There have been many articles about laid off workers electing to take time off to reflect or even vacation in exotic locales rather than rush into another position. While we Baby Boomers may shake our heads in disbelief at such behavior, we also must understand that our beliefs are not necessarily those of workers under 35.
    One reason these workers feel they have the luxury of taking time off is that demographics are in their favor. The proportion of workers 25-44 will shrink 15% over the next ten years. While the latest labor statistics indicate 435,000 new claims for unemployment, there are over 1 million jobs posted online.
    Any staffing executive who completely eliminates marketing or employer branding costs will save money today, but lose their job tomorrow.

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  2. You can avoid the cost of scanning resumes by writing one email asking them to email their resume to you and BCC (blind carbon copy) all the candidates (their email address is on the resume). You can add as many email addresses to the BCC that you want to. The candidates will only see their name on the email, not the other hundreds or even thousands. It works, and the only cost to you is the time it takes your admin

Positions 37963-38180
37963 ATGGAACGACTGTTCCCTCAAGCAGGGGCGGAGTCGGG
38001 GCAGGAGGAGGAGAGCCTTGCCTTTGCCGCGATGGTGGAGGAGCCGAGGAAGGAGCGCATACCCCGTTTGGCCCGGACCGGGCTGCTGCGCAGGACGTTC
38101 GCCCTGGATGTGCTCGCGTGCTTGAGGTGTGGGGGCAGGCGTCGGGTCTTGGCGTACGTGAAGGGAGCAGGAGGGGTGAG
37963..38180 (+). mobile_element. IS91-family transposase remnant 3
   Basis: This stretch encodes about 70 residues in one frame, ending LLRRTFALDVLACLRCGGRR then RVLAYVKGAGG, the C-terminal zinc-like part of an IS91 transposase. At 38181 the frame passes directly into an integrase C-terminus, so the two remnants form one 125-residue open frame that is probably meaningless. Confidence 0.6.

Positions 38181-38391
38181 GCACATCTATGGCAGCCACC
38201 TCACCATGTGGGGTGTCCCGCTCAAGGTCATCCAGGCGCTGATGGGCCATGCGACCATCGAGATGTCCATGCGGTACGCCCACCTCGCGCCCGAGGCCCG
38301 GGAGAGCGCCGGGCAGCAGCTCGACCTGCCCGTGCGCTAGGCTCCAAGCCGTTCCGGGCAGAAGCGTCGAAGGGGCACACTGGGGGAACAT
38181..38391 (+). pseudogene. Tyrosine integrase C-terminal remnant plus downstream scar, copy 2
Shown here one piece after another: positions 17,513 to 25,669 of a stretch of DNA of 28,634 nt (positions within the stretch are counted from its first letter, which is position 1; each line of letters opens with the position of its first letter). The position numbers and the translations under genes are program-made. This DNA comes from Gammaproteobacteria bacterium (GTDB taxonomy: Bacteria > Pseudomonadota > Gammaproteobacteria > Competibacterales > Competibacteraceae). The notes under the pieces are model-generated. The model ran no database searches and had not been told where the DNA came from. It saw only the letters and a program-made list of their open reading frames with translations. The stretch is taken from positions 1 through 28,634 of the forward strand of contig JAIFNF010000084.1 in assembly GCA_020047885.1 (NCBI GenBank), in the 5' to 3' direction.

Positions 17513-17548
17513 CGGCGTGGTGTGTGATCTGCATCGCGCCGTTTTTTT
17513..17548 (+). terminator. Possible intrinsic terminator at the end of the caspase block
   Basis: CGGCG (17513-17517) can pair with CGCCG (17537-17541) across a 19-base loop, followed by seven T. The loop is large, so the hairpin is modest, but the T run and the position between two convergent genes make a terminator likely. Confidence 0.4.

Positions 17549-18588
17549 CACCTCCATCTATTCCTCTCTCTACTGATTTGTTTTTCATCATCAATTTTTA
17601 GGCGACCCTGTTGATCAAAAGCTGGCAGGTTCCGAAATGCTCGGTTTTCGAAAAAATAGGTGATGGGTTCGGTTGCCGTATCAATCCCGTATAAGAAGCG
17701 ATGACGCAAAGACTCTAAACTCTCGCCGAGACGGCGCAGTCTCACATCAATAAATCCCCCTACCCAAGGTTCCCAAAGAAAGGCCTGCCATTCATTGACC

to finish the task.

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  3. On the surface I will admit that what was said in this article sounds good, and hopefully to most it is common sense, but just focusing on trimming costs would be overlooking a great deal of opportunity.

    Not all firms are in cash conservation mode, and even some of the ones that are, are still growing at a significant pace. For firms that are pushing towards profitability, or in need of a turn-around, this is the time to increase recruiting visibility, not slip under the radar screen.

    Working in conjunction with the rest of the functional executives, corporate recruiters should use this time to help shore-up or trade up the organization. Ms. Slinkey is right, there are more people available than there have been in the recent past, but keep in mind firms rarely layoff their best talent first. This is the time for recruiting to step up to the plate, to demonstrate that in downward moving economies a strong recruiting strategy and process provides a great deal of strategic value.

    When Ms. Slinkey stresses process and metrics, she is right on target, but why should our current economic state be the motivation to start looking at such core components of strategy, you shouldn’t need an excuse.

    Cease the reins, step up to the plate. Re-recruit your organizations top talent, trim off the not so top talent, and recruit stronger replacements. Whatever money you do spend will have a tremendous ROI if you upsize your talent pool appropriately and lets face it, what CFO doesn?t look at ROI.